I left the convention yesterday hungry and bored. I couldn't find a single decent kiosk of fast food open for business in the whole Xcel Center. Whoever's in charge over there sure hasn't earned the label "X-Cellent," let me tell you!
Although this Republican City of Twins has put its best foot forward in welcoming all of us in the Press Corps, I can't say much for the prospects of their party if no one shows up at their convention. Maybe they should build a nicer stadium—that strategy works like a charm for our great Ball Clubs around the nation. Perhaps if they harness the awesome spirit of Abe Lincoln, they could build the first Log Cabin Stadium. But any hesitation in getting it built before November will surely spell doom at the polls.
Anyway, I decided that today I'd head over to "The Con" early and get all of my reporting out of the way in the morning so I could take the rest of the day off. I've been working like a dog and I don't mind telling you readers that the Big Cheeses aren't paying me enough to put up with this crap 24 hours a day.
Again, all is quiet on the Northwestern Front. But a good reporter can't wait for the story to come to him, he must search it out. I decided to begin my quest in the press area of the not-long-for-this-world X-Cel Center.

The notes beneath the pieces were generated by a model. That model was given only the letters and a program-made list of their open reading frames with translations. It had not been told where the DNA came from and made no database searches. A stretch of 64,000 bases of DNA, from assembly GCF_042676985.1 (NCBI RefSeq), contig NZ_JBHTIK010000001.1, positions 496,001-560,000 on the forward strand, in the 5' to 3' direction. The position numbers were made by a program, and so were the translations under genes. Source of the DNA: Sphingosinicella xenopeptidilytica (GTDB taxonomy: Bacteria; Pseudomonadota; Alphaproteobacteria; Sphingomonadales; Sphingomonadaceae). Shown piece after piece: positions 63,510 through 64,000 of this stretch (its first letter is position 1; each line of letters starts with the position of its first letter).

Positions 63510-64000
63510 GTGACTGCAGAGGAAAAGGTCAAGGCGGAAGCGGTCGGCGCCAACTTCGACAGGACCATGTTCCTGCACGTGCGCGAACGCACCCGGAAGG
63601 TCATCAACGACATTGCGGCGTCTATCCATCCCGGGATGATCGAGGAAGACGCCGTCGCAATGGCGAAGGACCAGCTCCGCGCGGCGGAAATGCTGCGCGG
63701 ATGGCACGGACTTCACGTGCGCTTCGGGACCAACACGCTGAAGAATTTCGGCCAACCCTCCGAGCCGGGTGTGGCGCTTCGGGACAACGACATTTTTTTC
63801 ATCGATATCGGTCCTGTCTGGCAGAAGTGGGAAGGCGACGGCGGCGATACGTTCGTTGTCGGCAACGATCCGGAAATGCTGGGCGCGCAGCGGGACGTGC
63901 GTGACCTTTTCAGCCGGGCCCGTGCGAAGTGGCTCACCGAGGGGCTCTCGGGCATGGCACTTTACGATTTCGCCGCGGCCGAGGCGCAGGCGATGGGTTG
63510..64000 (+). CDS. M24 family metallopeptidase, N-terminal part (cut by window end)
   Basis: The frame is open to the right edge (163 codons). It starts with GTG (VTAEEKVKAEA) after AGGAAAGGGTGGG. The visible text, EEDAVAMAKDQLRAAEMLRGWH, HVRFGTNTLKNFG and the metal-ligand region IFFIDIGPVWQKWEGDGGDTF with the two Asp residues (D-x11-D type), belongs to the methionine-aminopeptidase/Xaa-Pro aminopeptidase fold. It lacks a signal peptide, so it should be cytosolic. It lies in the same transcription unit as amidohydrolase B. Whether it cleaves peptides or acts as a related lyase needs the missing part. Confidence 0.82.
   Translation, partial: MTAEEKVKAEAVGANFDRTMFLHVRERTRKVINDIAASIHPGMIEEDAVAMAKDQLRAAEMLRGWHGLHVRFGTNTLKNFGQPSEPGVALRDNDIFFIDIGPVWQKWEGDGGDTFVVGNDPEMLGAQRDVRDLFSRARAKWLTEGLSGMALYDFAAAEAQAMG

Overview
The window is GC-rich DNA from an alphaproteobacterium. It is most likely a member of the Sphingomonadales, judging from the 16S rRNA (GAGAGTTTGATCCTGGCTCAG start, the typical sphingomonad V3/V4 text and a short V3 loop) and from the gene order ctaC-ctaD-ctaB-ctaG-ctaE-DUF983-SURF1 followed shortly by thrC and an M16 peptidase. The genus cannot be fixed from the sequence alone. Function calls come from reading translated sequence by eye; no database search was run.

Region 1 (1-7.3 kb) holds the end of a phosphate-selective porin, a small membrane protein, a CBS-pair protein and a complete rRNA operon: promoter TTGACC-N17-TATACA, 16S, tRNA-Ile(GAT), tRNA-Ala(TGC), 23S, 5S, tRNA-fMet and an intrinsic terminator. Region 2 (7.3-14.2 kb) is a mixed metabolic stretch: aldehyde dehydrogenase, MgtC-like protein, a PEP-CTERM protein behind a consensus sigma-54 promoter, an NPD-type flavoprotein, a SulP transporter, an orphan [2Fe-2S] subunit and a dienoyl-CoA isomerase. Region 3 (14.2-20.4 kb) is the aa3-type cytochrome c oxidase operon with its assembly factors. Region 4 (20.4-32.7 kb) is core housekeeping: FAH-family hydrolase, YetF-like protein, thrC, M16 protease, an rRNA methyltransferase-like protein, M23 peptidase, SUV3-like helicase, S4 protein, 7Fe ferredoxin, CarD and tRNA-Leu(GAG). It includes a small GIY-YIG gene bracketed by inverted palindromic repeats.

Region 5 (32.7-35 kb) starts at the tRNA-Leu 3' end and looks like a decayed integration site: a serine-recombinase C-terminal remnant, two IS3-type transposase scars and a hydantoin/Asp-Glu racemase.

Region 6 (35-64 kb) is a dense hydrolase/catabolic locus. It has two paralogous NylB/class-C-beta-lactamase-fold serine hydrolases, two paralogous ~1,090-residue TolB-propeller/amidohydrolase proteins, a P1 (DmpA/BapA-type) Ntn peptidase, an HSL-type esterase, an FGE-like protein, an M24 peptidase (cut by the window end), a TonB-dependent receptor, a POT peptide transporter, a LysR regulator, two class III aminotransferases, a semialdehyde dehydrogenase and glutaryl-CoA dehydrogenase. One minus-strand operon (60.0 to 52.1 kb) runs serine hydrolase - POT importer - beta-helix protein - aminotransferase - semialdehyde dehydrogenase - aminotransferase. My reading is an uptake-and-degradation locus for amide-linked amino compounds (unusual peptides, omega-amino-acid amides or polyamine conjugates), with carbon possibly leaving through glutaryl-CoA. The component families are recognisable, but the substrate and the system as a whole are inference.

Amidst the hacks and wannabes, I found the USA Today press section:
I've tried for decades to work for the Gannett Gods, but never made the cut. I'm not bitter. Their high standards is exactly why I yearn to work for them in the first place. I'm happy with my career, but just once I'd love a shot at being a Contender—at being the USA Today Cartoonist.
I stepped into their press zone, hoping to make a connection (it's all who you know in this biz) or at least share a friendly chat with my USA Today colleagues (we're all in this Convention Hell together, after all).
They asked me to leave, but they were very nice about it. I take that as a sign from above … a sign of encouragement. I'll keep trying. Journalists like persistence. It shows I'm serious. In fact I'll keep circling around their booth, step in and out and wave to them occasionally. That will keep me on their mind. Maybe I'll bring them some coffee, give them some compliments on today's edition—maybe even some pointers on how they could improve the USA Today. It's not everyone who would take the time to thoughtfully share some free advice.
I'll keep at it. The important thing is to make a good impression.